Nowadays, you don't have to be a Wal-Mart or Johnson & Johnson to deploy RFID. A kind of "RFID starter kit" from Tego lets much smaller businesses exploit the latest generation of large-memory, programmable tags.
TegoDrive combines a Windows 7 application with about a dozen programmable TegoChip RFID tags, and a third-party USB tag reader, all for less than $1,000. The tags can have up to 32 kilobytes of configurable, and encryptable, memory. Using the PC application, you can drag and drop to the tags such items as component inspection reports, images, digital signatures, and other documents and data in common formats such as PDF, jpg, htm or txt. The amount of memory lets you track who "touches" a tagged asset, what changes have been made to it, or view details of an electronic shipping manifest.
In effect, TegoDrive adapts RFID for fewer, high-value assets, instead of the traditional large-scale deployments that require big software and hardware investments to track thousands or even millions of items, sasy Tim Butler, CEO and founder of Tego, Waltham, Mass. Tego, founded in 2005, designs and sells rugged RFID tags, the chip that goes in them, and systems software.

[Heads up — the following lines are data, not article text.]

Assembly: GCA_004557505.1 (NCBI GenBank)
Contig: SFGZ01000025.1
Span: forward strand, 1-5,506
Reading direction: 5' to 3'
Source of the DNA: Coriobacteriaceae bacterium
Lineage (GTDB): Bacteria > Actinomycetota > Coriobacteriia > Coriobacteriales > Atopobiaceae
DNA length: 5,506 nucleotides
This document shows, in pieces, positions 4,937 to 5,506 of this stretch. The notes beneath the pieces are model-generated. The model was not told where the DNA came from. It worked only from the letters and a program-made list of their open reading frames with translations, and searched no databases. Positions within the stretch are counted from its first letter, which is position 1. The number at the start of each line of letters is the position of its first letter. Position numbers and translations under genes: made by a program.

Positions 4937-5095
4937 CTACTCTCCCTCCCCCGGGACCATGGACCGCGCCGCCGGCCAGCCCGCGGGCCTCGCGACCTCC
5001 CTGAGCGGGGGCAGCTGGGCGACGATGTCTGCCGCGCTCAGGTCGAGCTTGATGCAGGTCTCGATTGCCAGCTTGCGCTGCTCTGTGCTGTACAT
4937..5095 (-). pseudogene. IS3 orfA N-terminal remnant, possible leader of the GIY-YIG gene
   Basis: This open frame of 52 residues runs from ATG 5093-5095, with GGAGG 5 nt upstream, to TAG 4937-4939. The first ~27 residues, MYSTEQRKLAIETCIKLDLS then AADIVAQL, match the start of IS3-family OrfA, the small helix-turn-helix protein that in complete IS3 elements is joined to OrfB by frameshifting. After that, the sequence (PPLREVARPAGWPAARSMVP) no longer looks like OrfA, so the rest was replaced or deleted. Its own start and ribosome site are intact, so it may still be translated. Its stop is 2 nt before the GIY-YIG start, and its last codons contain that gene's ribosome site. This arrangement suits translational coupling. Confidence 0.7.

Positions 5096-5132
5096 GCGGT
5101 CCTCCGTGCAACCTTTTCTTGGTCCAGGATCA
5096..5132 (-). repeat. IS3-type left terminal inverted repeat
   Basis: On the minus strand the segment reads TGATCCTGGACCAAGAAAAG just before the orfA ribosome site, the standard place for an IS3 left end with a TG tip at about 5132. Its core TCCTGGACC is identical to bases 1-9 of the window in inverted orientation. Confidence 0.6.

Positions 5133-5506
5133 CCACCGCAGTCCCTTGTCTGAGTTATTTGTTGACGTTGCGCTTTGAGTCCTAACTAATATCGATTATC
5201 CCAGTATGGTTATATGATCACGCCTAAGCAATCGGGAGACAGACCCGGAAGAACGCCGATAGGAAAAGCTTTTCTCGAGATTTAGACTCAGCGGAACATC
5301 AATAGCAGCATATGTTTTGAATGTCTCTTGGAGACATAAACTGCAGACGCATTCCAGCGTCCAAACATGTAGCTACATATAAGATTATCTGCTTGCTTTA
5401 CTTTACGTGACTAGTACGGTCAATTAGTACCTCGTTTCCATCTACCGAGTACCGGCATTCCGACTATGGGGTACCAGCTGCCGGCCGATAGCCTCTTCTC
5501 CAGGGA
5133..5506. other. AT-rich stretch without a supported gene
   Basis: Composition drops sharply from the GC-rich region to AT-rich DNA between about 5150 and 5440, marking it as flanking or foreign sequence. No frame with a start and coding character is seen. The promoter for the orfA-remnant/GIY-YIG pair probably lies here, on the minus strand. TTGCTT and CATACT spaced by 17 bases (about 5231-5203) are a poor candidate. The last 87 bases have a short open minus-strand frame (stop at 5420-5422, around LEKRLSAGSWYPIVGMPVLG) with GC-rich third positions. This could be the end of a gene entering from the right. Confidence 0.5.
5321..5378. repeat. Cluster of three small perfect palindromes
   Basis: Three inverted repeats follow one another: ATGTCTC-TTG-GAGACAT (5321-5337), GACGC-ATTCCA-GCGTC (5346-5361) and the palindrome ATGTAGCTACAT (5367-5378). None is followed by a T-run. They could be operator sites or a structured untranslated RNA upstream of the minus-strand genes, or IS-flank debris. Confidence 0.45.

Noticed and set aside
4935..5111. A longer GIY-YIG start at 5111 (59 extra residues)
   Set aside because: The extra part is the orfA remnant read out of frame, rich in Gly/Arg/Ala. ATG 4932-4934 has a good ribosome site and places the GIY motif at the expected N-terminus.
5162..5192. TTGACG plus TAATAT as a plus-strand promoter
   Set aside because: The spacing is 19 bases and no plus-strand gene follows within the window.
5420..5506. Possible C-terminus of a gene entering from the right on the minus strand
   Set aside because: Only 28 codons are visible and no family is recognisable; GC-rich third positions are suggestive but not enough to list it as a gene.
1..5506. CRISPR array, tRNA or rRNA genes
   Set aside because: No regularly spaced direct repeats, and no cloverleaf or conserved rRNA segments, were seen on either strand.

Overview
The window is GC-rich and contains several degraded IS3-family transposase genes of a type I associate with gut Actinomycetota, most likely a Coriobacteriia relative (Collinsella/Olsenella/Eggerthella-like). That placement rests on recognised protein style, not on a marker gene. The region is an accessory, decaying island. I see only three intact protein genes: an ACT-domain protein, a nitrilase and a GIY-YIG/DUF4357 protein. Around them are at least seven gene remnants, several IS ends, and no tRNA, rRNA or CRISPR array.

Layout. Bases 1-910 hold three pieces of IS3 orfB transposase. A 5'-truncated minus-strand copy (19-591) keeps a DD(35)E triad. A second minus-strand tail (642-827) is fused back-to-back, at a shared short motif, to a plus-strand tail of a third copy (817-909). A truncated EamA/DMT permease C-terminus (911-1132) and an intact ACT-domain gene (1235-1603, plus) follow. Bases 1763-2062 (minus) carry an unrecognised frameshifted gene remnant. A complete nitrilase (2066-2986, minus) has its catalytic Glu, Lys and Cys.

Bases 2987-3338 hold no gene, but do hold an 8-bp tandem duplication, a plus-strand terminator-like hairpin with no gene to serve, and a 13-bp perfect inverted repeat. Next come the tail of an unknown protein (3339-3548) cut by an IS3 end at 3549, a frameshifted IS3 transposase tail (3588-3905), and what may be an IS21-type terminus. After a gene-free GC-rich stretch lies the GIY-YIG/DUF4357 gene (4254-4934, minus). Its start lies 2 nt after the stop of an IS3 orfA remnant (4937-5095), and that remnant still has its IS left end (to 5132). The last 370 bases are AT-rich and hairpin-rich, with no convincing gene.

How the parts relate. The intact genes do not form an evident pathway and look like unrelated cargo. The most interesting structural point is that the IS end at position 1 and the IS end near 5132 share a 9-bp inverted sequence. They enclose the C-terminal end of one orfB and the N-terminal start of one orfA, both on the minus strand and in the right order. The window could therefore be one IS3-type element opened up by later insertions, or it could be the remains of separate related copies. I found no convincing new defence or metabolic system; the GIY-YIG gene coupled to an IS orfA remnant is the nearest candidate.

A Boeing aircraft mechanic, for example, could use a Tego tag to "read" a specific critical part or system on the aircraft, confirm that the information is up to date, pull data from the component and feed it into back-end systems, and see the history of who has accessed the part and for what purpose.
In a demonstration, Butler opened TegoDrive on a laptop, added an email attachment to the tag, viewed an inspection report from the tag in HTML format. The system can be set up to audit access to the tag's information.
The TegoDrive bundle is available in April. The vendor plans to release a stand-alone version of the Windows 7 application later, and a custom API that will let third parties integrate RFID readers and applications.
John Cox covers wireless networking and mobile computing for Network World.
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This story, "RFID "starter kit" is low-cost entry to asset management" was originally published by Network World.